My concerns about moisture arose when reading about adhesive's tendecy to absorb it. It doesn't sound like a good idea to have a moisture absorbing material on solderable surfaces, even if IPC allows it to some degree. Maybe it stays dry enough with use....dunno.

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adhesive on pads | 1 April, 2002

Oh. [Howabout if I smack you?]

If ahma connectin� wif whut yer sayin�, you: * Don�t like the appearance of the glue slobberin� out from under the component even though there is no apparent glue on solderable surfaces. * Concerned about the hydroscopic nature of glue, in that it could concern the LT reliability of your product.

APPEARANCE OF THE GLUE SLOBBERIN� So, we talkin� cosmetics here, eh? Why not try a different shaped glob of glue? Maybe: * Two smaller dots between the pads. * An oblong dot [head moving while dispensing]

... Or * Buy BIGGER caps. * Take a deep breath, look around, fix something that will make money. * Analog of the previous one: Pimp slip the one that has you chasing on this. Well, unless it's yer boss, yano. * It hurts to say this, replace your 3609.

HYDROSCOPIC NATURE OF GLUE How is this characteristic of your glue more concerning than the hydroscopic nature of your: * Solder mask? * FR-4 construction of your boards?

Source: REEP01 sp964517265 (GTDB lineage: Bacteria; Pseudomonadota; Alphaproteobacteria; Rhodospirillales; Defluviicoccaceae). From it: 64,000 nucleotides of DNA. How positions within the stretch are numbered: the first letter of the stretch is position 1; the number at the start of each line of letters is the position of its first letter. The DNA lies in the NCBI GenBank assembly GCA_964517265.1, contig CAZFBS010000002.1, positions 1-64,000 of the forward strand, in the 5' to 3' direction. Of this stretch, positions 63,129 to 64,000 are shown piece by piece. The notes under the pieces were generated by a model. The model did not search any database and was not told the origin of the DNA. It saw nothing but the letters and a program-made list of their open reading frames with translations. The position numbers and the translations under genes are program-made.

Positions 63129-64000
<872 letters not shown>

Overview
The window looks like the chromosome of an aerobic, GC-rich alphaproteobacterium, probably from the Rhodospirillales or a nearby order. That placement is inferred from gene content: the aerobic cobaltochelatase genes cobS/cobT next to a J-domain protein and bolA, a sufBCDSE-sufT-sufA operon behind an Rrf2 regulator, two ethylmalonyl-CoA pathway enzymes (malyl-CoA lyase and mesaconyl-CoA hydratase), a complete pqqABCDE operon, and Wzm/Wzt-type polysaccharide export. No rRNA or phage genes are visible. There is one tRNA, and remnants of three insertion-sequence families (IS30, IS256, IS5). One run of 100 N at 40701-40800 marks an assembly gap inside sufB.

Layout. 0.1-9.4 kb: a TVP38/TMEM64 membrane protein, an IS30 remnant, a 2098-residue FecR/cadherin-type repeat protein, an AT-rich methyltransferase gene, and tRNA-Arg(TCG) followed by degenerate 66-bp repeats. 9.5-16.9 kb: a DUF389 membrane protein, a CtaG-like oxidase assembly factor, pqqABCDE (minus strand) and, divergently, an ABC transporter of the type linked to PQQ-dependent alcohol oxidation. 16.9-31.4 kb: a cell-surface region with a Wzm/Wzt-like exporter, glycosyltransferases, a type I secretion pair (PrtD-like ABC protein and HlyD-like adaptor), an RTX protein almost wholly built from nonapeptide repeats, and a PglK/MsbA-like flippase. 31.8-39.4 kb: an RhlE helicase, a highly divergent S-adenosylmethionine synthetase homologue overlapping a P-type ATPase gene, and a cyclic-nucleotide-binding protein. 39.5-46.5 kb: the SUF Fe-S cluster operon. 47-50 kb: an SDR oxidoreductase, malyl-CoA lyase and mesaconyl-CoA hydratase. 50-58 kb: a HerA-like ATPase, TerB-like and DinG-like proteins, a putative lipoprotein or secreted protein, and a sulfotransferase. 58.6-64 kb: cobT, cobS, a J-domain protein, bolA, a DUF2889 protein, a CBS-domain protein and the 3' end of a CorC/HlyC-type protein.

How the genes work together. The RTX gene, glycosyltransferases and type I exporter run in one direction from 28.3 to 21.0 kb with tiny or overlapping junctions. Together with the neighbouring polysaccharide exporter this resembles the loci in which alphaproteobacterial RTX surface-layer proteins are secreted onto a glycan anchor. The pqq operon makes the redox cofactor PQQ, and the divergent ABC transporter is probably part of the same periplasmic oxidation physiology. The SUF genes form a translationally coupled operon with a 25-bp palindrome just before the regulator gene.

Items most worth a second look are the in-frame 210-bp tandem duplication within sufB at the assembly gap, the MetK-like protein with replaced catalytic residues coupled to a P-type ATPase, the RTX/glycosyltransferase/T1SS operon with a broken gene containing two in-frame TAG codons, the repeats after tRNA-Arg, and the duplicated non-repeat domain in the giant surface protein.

True. Epoxy is hydroscopic. It is used for many purposes in electronic manufacture. But the real issue isn�t moisture lovers. Electrochemical failures are the result of contaminants residing on the surface of the laminate and/or components of your assembly. To create the reverse plating cell that produces electromigration, required components are: * Bias voltage * Moisture * Active ionic material.

Increasing any one of the these required components will increase in electrochemical migration.

BIAS VOLTAGE. The circuit design dictates the bias voltage present, which leaves you with control of the active ionic material present and to some extent the moisture penetration through the conformal coating (type and thickness).

MOISTURE. Conformal coating does not completely stop moisture penetration, so any surface ionic material will react under bias to create the electromigration condition.

ACTIVE IONIC MATERIAL. Proper cleaning of the laminate surface during the fabrication processes, adequate flux activation during all thermal excursions, and subsequent cleaning (as required by flux vehicle used) in the assembly process will produce a finished assembly with low risk for electrochemical failure. Halide residues are usually the root cause of dendritic growth. Halide residue may be from fluxes in the assembly operation or from HASL fluxes used in PCB fabrication. You should investigate both areas, bare board and assembly, as either or both could be contributing to the problem.